The truth is affiliate product reviews are a great thing to have on your blog. People interested in certain products want information on that product. So if you create a review it shows your opinion on the product and they will most likely agree with you. Therefore checking out the sales page with you link. And if they buy you make the sale. When I first got started I made my first sales making small review sites and ranking them in the search engine.
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  • Profile picture of the author UnkwnUsr
    I see what the OP is saying but the fact remains that for SEO you will need some sort of content to get picked up in the search engines. Even if you use PPC you can get your campaign suspended if the page is considered a "doorway" page. So a good product review is a always needed.
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  • Profile picture of the author clean99
    If you are creating a site just for a review of 1 product then maybe you will get buyer interested with bonuses so they rather get the product from you and receive bonuses rather then getting it straight from the seller

    If you have a niche site that helps people to solve their problems then you are an influencer and you will get sales
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  • Profile picture of the author illiptic
    The reality is that the majority of people do not buy on the spot. If you just throw a sales page in their face that will click away and not care.

    A review has the element of YOU in it. You have the opportunity to be the expert that recommends the product. The sales page is there to close people that have already been introduced to the product and have had it recommended to them....that's your job.

    An even better way to go to would be to build a list, build a rapport with your list with value based content, and then sell them whatever.
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  • Profile picture of the author EnterIn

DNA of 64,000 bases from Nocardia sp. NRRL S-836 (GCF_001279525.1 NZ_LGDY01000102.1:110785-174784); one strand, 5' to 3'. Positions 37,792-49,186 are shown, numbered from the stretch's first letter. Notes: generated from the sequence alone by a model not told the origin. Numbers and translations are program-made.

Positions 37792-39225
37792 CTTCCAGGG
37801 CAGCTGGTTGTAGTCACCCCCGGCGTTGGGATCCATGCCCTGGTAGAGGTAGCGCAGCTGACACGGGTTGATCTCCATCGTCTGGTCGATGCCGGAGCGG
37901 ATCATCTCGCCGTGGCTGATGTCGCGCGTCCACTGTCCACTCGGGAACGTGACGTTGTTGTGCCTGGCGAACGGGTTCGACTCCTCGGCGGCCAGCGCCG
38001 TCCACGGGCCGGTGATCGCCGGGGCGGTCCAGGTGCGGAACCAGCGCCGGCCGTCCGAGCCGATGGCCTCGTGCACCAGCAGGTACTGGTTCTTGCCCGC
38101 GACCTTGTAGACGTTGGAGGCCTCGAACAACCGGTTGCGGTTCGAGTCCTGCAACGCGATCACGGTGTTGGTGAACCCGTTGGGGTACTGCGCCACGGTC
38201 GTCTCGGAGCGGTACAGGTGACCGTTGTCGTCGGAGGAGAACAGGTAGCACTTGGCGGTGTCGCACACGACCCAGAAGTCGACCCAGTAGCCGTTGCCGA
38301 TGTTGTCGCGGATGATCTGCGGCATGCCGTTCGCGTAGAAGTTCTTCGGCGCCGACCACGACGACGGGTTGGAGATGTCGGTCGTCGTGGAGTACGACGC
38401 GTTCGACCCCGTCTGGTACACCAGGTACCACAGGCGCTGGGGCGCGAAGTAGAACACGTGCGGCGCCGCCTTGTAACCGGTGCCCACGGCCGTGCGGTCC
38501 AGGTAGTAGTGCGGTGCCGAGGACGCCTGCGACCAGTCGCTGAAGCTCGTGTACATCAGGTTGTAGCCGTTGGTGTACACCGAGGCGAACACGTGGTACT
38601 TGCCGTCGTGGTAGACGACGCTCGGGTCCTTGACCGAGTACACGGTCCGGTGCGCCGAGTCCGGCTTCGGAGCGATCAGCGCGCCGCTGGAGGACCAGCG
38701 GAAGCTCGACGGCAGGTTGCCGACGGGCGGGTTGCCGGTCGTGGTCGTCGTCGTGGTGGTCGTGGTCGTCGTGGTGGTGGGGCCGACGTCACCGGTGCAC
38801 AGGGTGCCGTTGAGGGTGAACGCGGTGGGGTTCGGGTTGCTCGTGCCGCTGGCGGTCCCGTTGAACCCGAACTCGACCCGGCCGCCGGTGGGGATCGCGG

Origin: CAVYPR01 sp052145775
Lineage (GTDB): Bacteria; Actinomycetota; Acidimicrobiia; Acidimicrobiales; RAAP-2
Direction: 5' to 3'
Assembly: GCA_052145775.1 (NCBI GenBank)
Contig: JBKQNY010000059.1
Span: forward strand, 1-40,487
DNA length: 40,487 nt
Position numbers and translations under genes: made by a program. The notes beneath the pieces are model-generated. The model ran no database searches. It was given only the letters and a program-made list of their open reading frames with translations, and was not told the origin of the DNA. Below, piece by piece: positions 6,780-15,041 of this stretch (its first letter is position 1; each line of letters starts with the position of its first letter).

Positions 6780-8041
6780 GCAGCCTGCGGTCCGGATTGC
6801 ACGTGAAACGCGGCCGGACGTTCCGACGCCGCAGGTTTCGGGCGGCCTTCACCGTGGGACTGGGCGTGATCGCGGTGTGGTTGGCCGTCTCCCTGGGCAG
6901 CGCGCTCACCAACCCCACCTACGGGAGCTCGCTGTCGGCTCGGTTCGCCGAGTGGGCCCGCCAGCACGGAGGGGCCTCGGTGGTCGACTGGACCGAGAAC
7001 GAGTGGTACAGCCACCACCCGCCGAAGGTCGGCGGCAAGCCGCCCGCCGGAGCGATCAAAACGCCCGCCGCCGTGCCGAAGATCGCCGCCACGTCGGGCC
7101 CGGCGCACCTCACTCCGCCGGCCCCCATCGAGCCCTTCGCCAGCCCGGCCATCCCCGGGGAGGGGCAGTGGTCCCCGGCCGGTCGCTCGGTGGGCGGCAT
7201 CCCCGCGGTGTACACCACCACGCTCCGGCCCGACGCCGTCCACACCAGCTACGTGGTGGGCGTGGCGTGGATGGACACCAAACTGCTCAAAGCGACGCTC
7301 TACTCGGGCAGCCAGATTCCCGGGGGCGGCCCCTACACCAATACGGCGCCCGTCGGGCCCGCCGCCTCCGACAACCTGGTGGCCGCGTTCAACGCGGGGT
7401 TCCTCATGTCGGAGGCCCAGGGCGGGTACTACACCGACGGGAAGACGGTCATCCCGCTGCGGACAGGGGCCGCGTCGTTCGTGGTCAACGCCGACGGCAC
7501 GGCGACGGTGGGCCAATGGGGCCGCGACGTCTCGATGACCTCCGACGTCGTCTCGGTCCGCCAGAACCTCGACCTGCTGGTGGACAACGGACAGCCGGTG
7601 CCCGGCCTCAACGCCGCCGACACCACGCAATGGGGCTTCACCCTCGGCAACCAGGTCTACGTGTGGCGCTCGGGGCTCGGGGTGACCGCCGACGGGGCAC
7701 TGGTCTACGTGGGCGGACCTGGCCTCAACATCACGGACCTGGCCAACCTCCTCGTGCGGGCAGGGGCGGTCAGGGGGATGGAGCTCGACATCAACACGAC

Reviews definitely make sense. Especially if you have bought the product and used it yourself.

    If that's the case, your opinion is very important. In fact, it is more than a mere opinion. It is insight from a perspective that others don't have because they haven't "peeked inside" like you have.

    If you were about to buy a car you had never driven on eBay, wouldn't it be helpful if someone who had driven the car before, an independent third party, told you exactly what they experienced when driving the car?

    That' your role as an affiliate product reviewer.

    Reviewing in essence is simply pre selling. Pre selling is specific actions you can take before actually selling to make sure that when people get to the sales page, they are much more likely to buy.

    Studies show that it can increase conversion rates by up to 10 times or more. Of course this is bare bones information. Things like your reputation with your audience really matter. Having an audience (email subscribers) in the first place is crucial.

    Do your own testing and determine what works best for each product you promote.

    Bruce
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  • Profile picture of the author homebizspot
    Reviews can be a very effective way to promote any product you are selling when you have stamped your feet on the industry. When you have a company of people that trust you and believe everything you say, they will buy any product you recommend to them without a second thought. One of the ways to build these great audience with your reviews is by focusing on building trust with your audience, thereby providing them something of value. Write honest reviews about products you have tried yourself. Do not just write reviews because you want to sell something to your audience. If your audience senses at anytime that your intention in your review is only to sell them something, you will lose their trust. This is not good. An ad should be an ad and should direct people to your products page and not the review page.
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  • Profile picture of the author neximuss
    Originally Posted by Max Greenflame View Post


    Affiliate reviews are important only when your vendor doesn't provide it for his product. There are sales pages with just a brief description and an order button.

    Am I wrong? Thanks.
    Don't be exclusive. It is good to write a review for some product which hasn't got a good product description on other sites, but that may also mean that this product isn't popular at all.

    In other hand, reviewing something which has already many reviews can be good too. It depends on the readers of your blog and of what kind of traffic comes to your blog. You should focus on that, what your readers want to read and buy ...